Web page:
The High Stakes in the History Wars in Israel

14 Dec

Michael Oren, the noted historian and once Israel’s Ambassador to the United States, noted that “great wars in history eventually become great wars about history,” and Israel is perhaps the classic case in point.

Historian Daniel Gordis astutely reflects on the challenges of writing a history of the modern state of Israel. Read his cogent piece here: History News Network | The High Stakes in the History Wars in Israel

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3 Responses to “The High Stakes in the History Wars in Israel”

  1. jhubers December 14, 2016 at 10:31 am #

    I applaud his effort even while noting that what is so often the case with Israeli historians or commentators in general, which is how the Palestinians don’t figure into his thinking much at all. The critical players are the Israelis, it is their story he wants to be sure is heard, while the Palestinians voices remain muted or fade into the background. We need to be attune to Israeli sensibilities – how it will play to this audience – which means that little is done to allow the Palestinians a voice in determining how this narrative should be read. And Americans have been so sensitized to the Israeli narrative that few can even identify the key Palestinian players in this story. And when they are mentioned, it is more as the initiators of the conflict, rather than the victims.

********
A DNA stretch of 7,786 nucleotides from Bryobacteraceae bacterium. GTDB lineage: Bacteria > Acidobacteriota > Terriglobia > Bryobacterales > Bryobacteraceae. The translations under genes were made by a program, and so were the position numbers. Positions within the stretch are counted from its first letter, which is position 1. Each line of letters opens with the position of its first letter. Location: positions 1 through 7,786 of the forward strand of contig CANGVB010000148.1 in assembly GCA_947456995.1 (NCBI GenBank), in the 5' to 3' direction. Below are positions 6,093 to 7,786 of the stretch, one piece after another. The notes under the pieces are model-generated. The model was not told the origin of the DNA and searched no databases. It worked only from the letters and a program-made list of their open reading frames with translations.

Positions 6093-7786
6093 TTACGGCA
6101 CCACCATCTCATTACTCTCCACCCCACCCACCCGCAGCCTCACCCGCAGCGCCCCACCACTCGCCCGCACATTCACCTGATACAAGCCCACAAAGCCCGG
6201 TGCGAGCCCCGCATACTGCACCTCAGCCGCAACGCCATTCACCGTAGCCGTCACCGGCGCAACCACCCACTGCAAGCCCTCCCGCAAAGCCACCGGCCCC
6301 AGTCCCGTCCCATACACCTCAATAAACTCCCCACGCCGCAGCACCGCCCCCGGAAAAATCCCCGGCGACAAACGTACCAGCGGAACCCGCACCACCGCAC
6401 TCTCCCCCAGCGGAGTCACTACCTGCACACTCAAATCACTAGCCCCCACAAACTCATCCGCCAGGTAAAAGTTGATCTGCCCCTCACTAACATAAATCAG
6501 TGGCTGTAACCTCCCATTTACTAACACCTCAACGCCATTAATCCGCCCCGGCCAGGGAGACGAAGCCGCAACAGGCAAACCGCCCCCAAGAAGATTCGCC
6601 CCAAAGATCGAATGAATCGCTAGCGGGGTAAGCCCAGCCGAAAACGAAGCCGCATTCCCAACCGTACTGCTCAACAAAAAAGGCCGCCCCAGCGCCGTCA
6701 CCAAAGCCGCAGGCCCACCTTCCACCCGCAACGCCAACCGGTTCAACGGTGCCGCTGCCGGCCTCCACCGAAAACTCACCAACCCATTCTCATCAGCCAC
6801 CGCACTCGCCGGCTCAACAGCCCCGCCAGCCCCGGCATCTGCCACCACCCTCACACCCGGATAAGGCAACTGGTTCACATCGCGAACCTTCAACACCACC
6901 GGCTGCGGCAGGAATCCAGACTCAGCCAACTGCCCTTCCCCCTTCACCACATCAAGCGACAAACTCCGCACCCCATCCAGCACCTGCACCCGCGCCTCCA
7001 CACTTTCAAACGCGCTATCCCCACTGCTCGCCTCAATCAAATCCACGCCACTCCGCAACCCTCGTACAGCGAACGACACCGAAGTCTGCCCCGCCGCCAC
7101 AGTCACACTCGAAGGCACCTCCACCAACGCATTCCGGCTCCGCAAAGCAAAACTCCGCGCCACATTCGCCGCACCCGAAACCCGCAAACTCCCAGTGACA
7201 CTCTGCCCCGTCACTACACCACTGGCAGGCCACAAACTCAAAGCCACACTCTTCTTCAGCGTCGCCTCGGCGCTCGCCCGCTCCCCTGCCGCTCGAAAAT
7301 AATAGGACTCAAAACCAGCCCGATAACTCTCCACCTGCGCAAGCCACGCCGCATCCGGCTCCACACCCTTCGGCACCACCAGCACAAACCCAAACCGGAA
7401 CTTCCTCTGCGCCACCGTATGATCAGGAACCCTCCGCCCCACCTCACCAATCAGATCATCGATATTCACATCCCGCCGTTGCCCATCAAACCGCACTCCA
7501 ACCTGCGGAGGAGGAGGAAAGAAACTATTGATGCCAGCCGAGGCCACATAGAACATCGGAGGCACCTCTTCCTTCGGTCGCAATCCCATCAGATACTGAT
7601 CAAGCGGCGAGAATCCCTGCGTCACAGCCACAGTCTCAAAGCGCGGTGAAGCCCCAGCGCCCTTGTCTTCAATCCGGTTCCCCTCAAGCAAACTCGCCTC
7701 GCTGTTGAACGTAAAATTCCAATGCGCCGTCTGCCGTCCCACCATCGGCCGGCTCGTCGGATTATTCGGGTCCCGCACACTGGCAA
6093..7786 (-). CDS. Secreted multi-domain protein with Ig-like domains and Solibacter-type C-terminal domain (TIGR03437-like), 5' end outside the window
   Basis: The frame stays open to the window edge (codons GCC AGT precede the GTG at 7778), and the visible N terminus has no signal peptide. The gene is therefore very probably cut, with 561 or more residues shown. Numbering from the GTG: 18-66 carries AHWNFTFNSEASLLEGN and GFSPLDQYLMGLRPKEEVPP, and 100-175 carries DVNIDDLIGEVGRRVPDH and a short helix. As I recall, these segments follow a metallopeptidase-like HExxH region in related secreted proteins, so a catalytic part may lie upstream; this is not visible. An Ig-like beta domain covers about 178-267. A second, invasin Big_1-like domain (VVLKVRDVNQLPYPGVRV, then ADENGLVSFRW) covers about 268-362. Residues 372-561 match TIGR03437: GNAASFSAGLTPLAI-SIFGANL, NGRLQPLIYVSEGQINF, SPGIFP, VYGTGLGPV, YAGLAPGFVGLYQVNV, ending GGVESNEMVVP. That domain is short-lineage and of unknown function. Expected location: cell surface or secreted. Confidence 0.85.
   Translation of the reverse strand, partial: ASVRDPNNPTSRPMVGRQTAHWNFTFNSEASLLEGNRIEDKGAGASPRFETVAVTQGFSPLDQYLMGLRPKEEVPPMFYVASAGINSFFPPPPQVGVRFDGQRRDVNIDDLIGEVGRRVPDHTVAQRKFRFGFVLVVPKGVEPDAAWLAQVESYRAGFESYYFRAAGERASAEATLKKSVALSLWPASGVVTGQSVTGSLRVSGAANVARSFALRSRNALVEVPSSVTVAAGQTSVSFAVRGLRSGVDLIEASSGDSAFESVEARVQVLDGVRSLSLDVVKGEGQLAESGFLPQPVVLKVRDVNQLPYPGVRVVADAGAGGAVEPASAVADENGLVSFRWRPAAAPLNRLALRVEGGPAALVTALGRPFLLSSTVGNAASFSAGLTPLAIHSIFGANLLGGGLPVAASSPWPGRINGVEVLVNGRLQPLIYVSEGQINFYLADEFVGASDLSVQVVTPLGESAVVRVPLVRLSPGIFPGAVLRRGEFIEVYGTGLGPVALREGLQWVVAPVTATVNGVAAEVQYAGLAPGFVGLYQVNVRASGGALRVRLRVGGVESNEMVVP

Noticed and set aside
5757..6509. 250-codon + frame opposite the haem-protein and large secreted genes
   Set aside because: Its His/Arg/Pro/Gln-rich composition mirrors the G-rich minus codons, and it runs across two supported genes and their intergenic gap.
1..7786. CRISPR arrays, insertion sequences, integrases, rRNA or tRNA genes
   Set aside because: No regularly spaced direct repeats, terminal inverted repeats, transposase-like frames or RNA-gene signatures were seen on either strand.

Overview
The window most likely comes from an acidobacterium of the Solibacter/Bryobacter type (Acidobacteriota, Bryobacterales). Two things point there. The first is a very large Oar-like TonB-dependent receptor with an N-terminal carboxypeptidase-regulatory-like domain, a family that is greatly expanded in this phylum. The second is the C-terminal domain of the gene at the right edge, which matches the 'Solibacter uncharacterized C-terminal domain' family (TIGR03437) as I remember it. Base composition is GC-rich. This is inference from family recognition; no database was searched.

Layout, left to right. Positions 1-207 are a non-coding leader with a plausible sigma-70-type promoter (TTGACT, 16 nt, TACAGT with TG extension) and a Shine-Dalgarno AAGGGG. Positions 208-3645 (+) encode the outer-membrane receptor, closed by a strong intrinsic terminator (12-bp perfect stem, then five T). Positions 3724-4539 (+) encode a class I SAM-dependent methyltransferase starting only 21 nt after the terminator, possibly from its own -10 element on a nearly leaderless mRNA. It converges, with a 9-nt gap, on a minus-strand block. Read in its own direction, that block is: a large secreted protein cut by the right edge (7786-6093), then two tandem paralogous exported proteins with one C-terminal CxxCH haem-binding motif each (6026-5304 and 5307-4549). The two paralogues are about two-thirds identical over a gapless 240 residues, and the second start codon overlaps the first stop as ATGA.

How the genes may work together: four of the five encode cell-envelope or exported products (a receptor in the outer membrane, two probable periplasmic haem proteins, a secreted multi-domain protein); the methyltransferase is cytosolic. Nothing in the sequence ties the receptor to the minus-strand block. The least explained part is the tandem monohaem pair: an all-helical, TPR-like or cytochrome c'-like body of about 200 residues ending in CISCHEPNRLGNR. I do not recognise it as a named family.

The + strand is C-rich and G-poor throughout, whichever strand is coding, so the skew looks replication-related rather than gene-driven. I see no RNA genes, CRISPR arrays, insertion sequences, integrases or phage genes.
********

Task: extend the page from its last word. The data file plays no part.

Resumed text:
Morris remains my go-to source for this conflict. His “Righteous Victims” does what few other histories have done – makes an attempt to tell the story based on both sides. The fact that both Palestinians and Israelis are critical of his attempt suggests to me that he is much closer to the truth than other historians have been .

  2. jhubers December 14, 2016 at 10:32 am #

    Poor wording here – better: . . . even while noting that he falls into the pattern that is so often the case with Israeli historians . . .

  3. jhubers December 14, 2016 at 10:36 am #

    One more comment here which shows the author’s bias: ” . . a nation reborn.” This ignores the fact that there hadn’t been a Jewish state for over 1,000 years, and that the state that was created had little in common with that previous theocracy. The Palestinians, rightfully I believe, consider the Israeli state to be the last breath of western colonialism at a time when the colonial project was being abandoned in all other parts of the world. This is also a misreading of the situation given the persecution of Jews, but in terms of how it played out to the Arabs who were also seeking an independent state post WW I, it is hard to read it any other way.

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